LEGAL AUTHORITY The Constitution directs the President to “take care that the laws be faithfully executed.” 18 One constituent of this mandate is the power to use force to carry out the laws and to prevent their violation. Presidents have exercised this authority since the first days of our Nation. Although the Supreme Court has held that in certain situations a President has exceeded his authority,to it has never done so with respect to Presidential use of force to execute the laws.20 In the only cases in which that issue has been faced by the Court, it has stated that the only limitation on the President in this area is that he act with "honest devotion to the public interests” 21 and out of a sense of “high responsibility.”

In 1879 it was argued in the Supreme Court of the United States that when Federal marshals sought to enforce Federal election laws, their conduct infringed upon the prerogatives of the States. In rejecting the argument, Justice Bradley, writing for the Court, expressed what has become a definitive statement of Federal authority:

It is argued that the preservation of peace and good order

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The chapter does not consider the use of Federal force to quell domestic disorder pursuant to the request of a State. See U.S. Const. art. iv, § 4, 10 U.S.C. § 331 (1964).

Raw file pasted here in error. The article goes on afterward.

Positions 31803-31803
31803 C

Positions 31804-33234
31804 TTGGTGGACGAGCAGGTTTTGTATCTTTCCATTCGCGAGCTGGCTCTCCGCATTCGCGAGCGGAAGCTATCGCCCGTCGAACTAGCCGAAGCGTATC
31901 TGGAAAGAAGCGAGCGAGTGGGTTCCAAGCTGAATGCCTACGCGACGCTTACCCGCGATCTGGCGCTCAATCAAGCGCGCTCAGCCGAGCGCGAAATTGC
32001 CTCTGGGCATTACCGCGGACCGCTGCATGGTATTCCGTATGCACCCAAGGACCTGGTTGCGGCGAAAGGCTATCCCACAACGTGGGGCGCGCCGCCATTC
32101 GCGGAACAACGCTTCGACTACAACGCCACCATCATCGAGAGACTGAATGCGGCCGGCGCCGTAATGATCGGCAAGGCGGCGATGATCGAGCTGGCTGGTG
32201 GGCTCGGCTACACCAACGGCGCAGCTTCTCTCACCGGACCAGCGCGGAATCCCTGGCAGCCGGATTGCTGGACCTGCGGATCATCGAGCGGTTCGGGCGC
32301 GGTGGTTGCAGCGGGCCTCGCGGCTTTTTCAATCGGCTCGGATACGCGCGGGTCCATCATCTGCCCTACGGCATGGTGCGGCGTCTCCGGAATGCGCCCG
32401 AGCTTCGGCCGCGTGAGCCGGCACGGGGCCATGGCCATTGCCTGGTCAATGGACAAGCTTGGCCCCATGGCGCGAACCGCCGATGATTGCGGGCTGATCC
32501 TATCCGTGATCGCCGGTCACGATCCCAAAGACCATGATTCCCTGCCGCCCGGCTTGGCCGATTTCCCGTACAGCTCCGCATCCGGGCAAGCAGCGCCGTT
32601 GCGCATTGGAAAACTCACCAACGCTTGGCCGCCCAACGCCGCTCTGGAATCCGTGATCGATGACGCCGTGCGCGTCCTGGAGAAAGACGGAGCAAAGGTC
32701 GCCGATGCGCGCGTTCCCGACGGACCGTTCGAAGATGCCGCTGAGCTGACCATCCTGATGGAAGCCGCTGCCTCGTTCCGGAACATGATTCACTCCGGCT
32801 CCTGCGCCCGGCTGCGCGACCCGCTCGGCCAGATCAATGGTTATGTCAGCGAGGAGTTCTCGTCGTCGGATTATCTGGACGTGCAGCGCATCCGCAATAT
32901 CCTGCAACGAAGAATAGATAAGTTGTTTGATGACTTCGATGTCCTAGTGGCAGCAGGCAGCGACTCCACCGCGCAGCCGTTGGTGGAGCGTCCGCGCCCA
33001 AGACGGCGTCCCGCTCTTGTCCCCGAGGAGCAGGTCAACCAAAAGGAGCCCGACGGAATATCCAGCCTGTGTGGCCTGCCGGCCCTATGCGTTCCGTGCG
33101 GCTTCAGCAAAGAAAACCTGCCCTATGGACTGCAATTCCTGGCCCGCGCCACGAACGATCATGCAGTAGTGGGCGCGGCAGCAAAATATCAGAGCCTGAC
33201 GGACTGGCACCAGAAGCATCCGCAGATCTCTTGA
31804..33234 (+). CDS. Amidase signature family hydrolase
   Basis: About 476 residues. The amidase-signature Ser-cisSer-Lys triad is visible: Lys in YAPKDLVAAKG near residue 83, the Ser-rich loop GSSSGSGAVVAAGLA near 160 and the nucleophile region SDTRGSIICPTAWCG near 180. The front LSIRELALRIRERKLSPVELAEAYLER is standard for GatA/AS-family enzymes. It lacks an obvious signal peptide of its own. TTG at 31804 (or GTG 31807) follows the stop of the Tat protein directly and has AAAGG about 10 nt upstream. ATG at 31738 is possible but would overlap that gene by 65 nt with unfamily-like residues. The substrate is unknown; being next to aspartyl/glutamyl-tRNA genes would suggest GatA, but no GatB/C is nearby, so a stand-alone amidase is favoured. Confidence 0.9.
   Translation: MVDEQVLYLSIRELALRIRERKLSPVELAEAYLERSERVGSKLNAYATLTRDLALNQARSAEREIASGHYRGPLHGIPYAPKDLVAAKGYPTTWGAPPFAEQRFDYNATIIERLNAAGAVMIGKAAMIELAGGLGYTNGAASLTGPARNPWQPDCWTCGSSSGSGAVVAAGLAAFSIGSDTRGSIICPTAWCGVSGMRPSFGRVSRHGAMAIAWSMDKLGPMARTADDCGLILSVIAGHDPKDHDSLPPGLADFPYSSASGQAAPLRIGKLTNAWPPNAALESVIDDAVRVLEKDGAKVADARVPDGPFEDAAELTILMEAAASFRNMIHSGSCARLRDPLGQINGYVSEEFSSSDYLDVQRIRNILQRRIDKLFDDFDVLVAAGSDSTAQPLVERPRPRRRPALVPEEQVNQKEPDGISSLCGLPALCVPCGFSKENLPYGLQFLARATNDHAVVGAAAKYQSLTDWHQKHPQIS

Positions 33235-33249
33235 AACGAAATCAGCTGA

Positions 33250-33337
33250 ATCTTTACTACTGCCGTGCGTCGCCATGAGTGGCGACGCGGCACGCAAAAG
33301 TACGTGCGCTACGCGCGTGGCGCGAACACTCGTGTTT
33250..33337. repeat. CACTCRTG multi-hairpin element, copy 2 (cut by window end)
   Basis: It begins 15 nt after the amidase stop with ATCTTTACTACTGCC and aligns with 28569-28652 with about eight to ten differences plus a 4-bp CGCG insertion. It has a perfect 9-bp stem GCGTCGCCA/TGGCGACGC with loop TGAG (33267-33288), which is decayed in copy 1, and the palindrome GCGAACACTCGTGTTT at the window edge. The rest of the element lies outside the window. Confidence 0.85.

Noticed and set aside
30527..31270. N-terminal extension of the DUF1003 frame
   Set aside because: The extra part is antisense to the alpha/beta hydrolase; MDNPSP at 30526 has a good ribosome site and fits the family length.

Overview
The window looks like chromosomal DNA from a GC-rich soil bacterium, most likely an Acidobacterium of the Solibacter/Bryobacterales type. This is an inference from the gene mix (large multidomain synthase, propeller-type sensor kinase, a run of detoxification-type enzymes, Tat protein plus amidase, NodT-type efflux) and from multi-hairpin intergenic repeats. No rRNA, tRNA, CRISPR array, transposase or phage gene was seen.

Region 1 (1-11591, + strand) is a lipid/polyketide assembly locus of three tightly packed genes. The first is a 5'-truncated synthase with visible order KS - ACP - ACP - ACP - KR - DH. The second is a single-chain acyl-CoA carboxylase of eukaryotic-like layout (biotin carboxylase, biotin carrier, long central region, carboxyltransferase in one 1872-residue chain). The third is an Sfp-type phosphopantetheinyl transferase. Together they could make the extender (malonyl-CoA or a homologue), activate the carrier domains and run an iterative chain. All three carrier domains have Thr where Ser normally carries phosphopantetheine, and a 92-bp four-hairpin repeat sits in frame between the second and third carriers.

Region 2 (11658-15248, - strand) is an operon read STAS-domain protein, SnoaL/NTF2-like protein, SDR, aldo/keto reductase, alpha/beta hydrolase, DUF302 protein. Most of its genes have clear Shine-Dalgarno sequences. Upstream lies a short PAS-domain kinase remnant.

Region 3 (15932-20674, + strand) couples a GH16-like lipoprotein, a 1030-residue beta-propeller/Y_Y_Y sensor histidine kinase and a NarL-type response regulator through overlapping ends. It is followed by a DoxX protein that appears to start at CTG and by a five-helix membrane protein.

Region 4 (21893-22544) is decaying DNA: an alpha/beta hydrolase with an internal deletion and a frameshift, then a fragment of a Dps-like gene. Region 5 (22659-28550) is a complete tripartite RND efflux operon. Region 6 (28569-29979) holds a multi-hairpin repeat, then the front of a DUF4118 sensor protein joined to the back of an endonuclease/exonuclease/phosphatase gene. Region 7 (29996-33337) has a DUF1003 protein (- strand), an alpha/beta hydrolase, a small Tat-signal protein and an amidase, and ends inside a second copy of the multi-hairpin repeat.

18 U.S. Const. art II, § 2.

19 See Ex parte Milligan, 71 U.S. (4 Wall.) 2 (1866) and Duncan v. Kahanamaku, 327 U.S. 304 (1946), holding that the Constitution prohibited the suspension of habeas corpus during the Civil War and the Second World War; and Youngstown Sheet & Tube Co. v. Sawyer, 343 U.S. 579 (1952), holding that the emergency strike procedures of the Taft-Hartley Act barred Presidential seizure of certain steel mills during the Korean War.

20 See Mississippi v. Johnson, 71 U.S. (4 Wall.) 475, 500–01 (1857), where the Supreme Court suggested that it was without power to challenge any Presidential action because of the unenforceability of any order it might issue.

Martin v. Mott, 25 U.S. (12 Wheat.) 19, 32 (1827). 22 Luther v. Borden, 48 U.S. (7 How.) 1, 44 (1849).